2) Envy: Resenting another person’s good fortune or joy. Catholicism distinguishes between two kinds of envy:

  • Material envy is when you resent others who have more money, talent, strength, beauty, friends, and so on, than you do.
  • Spiritual envy is resenting others who progress in holiness, preferring that they stay at or below your level instead of being joyful and happy that they’re doing what they’re supposed to be doing. Spiritual envy is far worse and more evil than material envy.
The Church maintains that meekness or kindness can counter envy.

3) Lust: Looking at, imagining, and treating others as mere sex objects to serve your own physical pleasures, rather than as individuals made in the image and likeness of God.

The Catholic Church believes that it’s normal and healthy to be attracted to and to appreciate the opposite sex. That’s not lust, and it’s not considered a sin.

Chastity, the virtue that moderates sexual desire, is the best remedy for lust. Chastity falls under temperance and can help to keep physical pleasure in moderation.

4) Anger: The sudden outburst of emotion — namely hostility — and thoughts about the desire for revenge. You have no control over what angers you, but you do have control over what you do after you become angry. Even if someone does you wrong — robs you, for example — to avoid the sin of anger, you don’t go after the thief yourself, you desire for the police to catch the thief and for a court to sentence her to a fair punishment.

Patience, the virtue that allows you to adapt and endure evil without harboring any destructive feelings, is the best countermeasure for anger.

5) Gluttony: Choosing to over-consume food or alcohol. Enjoying a delightful dinner isn’t sinful, but intentionally overeating to the point where you literally get sick to your stomach is. So, too, having an alcoholic beverage now and then (provided that you don’t suffer from alcoholism) is not sinful in the eyes of the Church. But drinking to the point of drunkenness is.

Legitimate eating disorders, such as anorexia and bulimia, aren’t gluttony. They’re medical conditions that require treatment and care. Gluttony is voluntary and merely requires self-control and moderation.

Periodic fasting, restricting the amount of food you eat, and abstinence, avoiding meat or some favorite food, are the best defenses against gluttony.

6) Greed: The inordinate love of and desire for earthly possessions. Amassing a fortune and trying to accumulate the most stuff is greed, sometimes called avarice. Next to anger, envy, and lust, more crimes have been committed due to greed than any other deadly sin.

Generosity, is the best weapon against greed. Freely giving some of your possessions away, especially to those less fortunate, is considered the perfect antithesis to greed and avarice.

7) Sloth: (sometimes called acedia) is laziness — particularly when it concerns prayer and spiritual life. Sloth is always wanting to rest and relax, with no desire or intention of making a sacrifice or doing something for others. It’s an aversion to work — physical, mental, and spiritual.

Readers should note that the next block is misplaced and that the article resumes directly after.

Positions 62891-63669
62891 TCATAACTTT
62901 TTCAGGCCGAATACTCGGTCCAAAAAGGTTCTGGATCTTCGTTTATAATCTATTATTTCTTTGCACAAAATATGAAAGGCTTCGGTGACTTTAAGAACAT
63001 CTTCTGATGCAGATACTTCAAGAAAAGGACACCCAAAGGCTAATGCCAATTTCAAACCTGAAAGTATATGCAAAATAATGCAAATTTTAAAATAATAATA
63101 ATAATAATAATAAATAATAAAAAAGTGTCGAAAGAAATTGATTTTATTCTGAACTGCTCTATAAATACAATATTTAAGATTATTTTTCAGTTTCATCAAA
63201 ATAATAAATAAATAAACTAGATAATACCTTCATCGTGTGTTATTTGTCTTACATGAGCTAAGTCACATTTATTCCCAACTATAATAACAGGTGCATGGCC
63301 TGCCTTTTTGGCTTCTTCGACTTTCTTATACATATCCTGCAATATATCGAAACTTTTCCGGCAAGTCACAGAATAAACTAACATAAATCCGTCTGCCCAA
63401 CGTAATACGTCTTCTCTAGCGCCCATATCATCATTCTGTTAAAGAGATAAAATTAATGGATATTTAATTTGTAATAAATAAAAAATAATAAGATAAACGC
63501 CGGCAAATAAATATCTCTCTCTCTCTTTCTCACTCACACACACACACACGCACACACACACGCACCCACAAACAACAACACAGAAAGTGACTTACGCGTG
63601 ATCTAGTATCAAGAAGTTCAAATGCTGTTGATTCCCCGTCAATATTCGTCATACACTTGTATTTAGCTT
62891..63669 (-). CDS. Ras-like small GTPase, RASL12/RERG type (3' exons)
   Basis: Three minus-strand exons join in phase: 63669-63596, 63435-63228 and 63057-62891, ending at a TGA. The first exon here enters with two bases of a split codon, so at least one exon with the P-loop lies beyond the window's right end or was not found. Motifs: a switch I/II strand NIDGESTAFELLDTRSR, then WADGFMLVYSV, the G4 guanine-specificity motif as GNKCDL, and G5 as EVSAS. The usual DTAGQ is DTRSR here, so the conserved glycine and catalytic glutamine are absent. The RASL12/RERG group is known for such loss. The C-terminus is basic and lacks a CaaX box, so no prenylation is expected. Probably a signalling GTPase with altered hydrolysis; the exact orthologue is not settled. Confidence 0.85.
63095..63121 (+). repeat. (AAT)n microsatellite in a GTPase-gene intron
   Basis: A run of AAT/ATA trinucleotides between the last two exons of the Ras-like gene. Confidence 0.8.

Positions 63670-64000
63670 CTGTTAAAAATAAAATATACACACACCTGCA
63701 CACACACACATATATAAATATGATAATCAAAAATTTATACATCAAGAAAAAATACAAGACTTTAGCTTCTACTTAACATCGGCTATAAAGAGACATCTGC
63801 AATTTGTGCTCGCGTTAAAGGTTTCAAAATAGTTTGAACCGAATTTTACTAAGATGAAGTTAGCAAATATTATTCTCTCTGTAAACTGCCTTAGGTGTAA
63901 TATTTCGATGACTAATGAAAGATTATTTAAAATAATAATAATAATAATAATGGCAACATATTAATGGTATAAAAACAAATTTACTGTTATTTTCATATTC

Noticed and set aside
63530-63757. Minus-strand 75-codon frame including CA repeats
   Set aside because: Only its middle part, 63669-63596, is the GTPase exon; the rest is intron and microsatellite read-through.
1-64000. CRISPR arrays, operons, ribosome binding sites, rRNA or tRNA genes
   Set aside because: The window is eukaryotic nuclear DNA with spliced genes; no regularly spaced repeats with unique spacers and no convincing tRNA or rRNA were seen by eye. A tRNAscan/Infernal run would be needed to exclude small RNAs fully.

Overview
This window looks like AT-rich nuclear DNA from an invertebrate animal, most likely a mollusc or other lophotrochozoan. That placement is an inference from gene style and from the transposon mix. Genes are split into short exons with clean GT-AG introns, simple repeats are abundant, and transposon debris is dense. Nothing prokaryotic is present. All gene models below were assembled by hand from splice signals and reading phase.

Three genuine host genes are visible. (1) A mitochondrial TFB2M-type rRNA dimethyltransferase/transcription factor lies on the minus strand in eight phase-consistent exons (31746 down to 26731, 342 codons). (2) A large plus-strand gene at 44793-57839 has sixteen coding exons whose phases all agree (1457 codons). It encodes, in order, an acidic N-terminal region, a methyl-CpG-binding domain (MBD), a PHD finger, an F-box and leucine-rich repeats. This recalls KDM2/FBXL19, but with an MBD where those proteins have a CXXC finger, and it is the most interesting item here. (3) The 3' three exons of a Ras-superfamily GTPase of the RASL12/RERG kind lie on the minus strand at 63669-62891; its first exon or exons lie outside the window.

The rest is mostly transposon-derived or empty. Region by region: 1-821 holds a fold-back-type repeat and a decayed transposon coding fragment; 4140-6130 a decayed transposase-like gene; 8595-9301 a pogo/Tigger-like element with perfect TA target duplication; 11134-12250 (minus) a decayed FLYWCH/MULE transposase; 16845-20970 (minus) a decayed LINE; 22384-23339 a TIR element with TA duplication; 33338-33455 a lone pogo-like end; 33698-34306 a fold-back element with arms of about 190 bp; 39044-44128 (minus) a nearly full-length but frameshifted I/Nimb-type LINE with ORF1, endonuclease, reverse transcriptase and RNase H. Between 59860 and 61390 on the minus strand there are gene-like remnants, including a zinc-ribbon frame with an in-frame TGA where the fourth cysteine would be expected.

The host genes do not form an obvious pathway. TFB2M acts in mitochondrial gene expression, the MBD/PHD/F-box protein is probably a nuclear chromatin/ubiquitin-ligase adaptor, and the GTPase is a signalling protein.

The Church says that the evil habit of being inattentive at religious worship services and being careless in fulfilling your religious duties is also a sin of sloth.

Spiritual laziness can only be overcome by practicing the virtue of diligence, which is the habit of keeping focused and paying attention to the work at hand — be it the work of employment or the work of God.

Are you in the right direction?

The Sermon at the Mount

The significance of Jesus' sermon with profound meaning. He was telling us who are blessed.

They are simply stated, but are profound in meaning. They guide. They point. They teach. They show us the values that Christ cares about. These values if followed, can not only bring a believer into a state of peace and happiness, but also right into the Kingdom of God after our journey on this earth is over.
The Latin word for blessed is beatus, from which we get the word beatitude.

The beatitudes are found at Matthew 5: 3-12

Blessed are the poor in spirit,
for theirs is the kingdom of heaven.

Blessed are they who mourn,
for they shall be comforted

Blessed are the meek,
for they shall possess the earth

Blessed are they who hunger and thirst for justice, for they shall be satisfied.

Blessed are the merciful,
for they shall obtain mercy

Blessed are the pure of heart,
for they shall see God

Blessed are the peacemakers,
for they shall be called sons of God

Blessed are they who suffer persecution for justice sake,
for theirs is the kingdom of heaven

As you read about each of the beatitudes you might look into your own heart and examine your feelings towards them. Are you trying to follow each one of them? I think you will find that you need a rather humble, almost a childlike attitude towards each one of them if you are to be successful in following them. In fact Our Lord mentioned many times about how we needed to become more like children in our attitude and in our thinking towards many of the things in this life.